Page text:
Tuesday, October 01, 2013

Lets Get Physical [JavaScript] - PhysicsJS

i-programmer - PhysicsJS - Physics In Pure JavaScript

PhysicsJS may only be in alpha, but it's already very impressive. You need to see it in action and when you do you will probably end up writing some app or other. It's not just fun - it's easy fun.

Physics engines are fun. You set a few things up and you have a convincing animation with real world accuracy in no time at all. You get a lot of reward for very little effort. You want a bouncing ball - you got it. You want the ball to spin and rebound accurately like a ball with spin - no problem. It's great for games, presentations and serious applications but before you start thinking that the serious applications include real world simulation it is worth reminding everyone that a real-time physics engine generally cuts corners in the computation so that it look right even if it isn't 100% accurate.

PhysicsJS isn't the only JavaScript physics engine you could try out, but it is a rare thing. It is written in JavaScript and not ported from C++ or some other language. What this means it that its API is JavaScript-oriented, not just a function call or an object-based API. If you are a JavaScript programmer this can make a lot of difference to its usability. It also makes it possible for you to extend and modify the code to make it do exactly what you want.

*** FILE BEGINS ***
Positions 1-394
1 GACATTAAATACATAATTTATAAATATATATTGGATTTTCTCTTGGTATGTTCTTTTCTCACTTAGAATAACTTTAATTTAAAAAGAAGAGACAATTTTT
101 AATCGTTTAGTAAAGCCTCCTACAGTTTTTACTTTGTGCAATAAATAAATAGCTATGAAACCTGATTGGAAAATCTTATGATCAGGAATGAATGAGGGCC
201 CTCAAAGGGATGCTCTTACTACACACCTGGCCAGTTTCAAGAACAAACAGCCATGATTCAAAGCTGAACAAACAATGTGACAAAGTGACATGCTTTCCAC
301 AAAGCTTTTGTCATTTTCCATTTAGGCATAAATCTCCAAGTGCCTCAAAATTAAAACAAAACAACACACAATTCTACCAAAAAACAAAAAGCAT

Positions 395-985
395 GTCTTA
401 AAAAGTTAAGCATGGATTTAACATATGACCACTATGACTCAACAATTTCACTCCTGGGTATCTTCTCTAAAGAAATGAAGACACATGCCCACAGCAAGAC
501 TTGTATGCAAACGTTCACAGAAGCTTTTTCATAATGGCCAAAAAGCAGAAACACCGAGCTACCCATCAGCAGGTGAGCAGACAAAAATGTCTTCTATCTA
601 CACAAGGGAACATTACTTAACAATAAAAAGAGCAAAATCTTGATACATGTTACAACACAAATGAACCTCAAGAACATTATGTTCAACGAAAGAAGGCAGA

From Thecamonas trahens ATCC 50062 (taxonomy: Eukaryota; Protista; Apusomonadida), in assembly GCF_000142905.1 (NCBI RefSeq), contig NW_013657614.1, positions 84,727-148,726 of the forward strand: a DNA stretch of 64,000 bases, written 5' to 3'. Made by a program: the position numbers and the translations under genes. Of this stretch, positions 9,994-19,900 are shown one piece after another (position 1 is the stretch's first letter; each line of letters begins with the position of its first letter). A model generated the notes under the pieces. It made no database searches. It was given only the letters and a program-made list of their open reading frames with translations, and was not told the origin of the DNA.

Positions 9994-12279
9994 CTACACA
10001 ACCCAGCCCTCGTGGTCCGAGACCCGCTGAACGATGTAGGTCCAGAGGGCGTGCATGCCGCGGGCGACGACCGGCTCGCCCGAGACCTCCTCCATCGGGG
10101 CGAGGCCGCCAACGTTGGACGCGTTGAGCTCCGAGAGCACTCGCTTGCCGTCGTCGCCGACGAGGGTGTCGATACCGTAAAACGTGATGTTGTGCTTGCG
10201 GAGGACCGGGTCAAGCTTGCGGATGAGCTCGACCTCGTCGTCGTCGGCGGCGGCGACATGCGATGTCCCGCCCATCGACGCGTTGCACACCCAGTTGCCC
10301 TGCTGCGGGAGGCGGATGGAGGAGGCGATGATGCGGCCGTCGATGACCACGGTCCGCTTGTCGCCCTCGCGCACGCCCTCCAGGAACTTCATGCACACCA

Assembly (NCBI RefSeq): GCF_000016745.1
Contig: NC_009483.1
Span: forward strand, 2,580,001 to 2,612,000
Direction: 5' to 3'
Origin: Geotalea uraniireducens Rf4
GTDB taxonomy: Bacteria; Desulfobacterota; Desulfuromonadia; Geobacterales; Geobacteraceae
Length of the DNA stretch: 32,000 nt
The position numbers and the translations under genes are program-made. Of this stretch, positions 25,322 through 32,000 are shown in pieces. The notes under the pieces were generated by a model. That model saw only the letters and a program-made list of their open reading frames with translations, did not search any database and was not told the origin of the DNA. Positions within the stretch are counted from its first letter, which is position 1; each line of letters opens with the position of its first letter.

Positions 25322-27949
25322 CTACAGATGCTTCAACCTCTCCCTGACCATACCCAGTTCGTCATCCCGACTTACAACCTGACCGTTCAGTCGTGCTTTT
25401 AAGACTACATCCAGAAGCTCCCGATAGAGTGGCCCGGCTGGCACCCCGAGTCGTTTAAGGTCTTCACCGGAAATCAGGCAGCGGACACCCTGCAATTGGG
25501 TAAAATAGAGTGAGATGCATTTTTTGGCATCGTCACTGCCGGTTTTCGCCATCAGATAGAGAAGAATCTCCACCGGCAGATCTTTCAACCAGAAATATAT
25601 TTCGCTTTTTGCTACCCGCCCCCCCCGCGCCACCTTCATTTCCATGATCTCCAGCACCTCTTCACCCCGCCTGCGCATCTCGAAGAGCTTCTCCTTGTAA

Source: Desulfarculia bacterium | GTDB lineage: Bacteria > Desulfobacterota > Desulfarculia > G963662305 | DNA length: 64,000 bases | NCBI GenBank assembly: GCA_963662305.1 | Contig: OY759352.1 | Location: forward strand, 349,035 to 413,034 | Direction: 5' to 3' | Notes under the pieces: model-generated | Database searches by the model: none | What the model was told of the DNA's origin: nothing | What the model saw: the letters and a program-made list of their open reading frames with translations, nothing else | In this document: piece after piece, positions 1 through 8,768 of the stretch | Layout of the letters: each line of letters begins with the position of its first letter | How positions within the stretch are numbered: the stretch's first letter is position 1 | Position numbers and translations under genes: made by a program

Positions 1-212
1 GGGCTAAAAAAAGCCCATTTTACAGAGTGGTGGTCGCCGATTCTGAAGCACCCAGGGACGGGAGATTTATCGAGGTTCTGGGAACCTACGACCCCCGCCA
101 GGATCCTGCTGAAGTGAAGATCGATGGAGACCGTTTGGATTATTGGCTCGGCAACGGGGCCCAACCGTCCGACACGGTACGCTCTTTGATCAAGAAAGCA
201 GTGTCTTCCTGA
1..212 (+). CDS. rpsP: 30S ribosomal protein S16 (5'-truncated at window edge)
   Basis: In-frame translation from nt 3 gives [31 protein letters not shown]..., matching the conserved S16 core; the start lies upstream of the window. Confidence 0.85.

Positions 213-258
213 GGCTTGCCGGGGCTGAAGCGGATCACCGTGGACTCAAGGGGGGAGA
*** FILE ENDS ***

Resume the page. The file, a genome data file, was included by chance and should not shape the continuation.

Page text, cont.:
It is all open source (MIT Licence), and if you really think that it's good why not help its creator "wellcaffeinated"  aka Jasper Palfree who would welcome some help. It's a new project, open sourced on the September 10th and would be a good place to get into some very nice code. This is a project worth helping to grow.



A modular, extendable, and easy-to-use physics engine for javascript

PhysicsJS is still under development (alpha version 0.5.1), and documentation is unfinished. Feel free to use it, just be warned that the API is in flux and better documentation is on its way! (Contributors and help needed!)


Check out the demo page for some sweet examples of what you can do.


  • Use as an AMD Module (requireJS), or global namespace.
  • Modular! Only load what you need. The core library is only 31k minified.
  • Extendable! Don’t like the collision detection algorithm? Replace it with your own!
  • Not tied to a specific renderer. Display it in DOM, HTML5 Canvas, or whatever…
  • Easy! It’s a library written IN javascript… not C compiled into javascript. The syntax is familiar for javascript developers.
  • Extensions to support points, circles, and arbitrary convex polygons.
  • Extensions to support constant gravity, newtonian gravity, collisions, and verlet constraints.


Even in it's "Alpha" this is seriously impressive and I spent way too much time playing with the demo's... :)

No comments: